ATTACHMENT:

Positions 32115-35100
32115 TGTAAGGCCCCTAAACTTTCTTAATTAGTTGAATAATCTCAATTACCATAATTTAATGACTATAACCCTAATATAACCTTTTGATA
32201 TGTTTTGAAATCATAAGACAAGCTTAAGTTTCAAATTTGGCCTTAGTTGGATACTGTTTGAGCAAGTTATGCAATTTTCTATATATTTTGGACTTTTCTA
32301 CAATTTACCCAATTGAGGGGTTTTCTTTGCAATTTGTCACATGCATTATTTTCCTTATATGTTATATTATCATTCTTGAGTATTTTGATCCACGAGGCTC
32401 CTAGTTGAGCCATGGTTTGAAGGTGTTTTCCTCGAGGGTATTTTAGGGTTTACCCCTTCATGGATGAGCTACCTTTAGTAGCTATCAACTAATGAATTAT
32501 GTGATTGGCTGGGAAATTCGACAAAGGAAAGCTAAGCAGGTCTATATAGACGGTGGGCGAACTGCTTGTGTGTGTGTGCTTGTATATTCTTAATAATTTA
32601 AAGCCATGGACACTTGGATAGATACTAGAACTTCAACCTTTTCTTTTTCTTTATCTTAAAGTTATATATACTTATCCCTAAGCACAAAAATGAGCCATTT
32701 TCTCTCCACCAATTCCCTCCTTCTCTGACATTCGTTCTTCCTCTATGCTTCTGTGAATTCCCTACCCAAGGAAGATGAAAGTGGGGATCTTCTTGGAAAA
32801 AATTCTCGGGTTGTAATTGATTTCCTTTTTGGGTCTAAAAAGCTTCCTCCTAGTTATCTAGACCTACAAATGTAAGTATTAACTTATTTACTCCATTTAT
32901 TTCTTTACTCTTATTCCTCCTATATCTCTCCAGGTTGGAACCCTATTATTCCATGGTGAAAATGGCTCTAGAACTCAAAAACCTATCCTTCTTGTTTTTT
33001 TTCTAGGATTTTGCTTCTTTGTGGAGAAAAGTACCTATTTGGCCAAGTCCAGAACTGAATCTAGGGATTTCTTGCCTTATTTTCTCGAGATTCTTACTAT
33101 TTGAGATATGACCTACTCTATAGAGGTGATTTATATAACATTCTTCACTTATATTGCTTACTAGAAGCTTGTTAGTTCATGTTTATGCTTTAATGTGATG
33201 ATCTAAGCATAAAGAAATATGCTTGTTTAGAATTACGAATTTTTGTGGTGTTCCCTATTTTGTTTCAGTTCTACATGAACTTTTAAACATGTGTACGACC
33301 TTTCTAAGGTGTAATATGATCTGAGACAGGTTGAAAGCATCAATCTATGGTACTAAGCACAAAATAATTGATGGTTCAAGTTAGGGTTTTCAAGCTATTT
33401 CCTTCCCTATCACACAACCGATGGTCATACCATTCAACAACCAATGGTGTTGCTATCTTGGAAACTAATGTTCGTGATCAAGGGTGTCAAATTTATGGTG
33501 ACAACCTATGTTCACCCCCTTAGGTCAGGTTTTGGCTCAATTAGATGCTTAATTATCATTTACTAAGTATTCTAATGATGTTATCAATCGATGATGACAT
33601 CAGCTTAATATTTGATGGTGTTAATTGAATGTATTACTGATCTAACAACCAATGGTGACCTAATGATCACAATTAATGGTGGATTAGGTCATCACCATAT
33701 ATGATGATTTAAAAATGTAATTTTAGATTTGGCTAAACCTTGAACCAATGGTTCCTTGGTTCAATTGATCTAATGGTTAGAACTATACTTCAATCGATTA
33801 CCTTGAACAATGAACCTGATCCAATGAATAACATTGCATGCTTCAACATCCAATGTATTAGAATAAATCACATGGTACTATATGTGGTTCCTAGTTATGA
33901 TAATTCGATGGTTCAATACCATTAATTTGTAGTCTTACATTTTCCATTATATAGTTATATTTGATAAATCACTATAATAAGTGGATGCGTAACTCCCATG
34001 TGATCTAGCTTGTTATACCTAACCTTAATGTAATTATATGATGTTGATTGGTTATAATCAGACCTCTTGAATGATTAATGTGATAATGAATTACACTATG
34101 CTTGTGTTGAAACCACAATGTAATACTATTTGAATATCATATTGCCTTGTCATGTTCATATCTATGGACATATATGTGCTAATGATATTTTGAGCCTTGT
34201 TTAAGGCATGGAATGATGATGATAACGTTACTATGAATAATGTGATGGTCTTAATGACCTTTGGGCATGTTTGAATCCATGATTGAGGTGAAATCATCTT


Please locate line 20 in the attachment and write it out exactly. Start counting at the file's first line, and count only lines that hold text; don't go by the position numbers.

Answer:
33901 TAATTCGATGGTTCAATACCATTAATTTGTAGTCTTACATTTTCCATTATATAGTTATATTTGATAAATCACTATAATAAGTGGATGCGTAACTCCCATG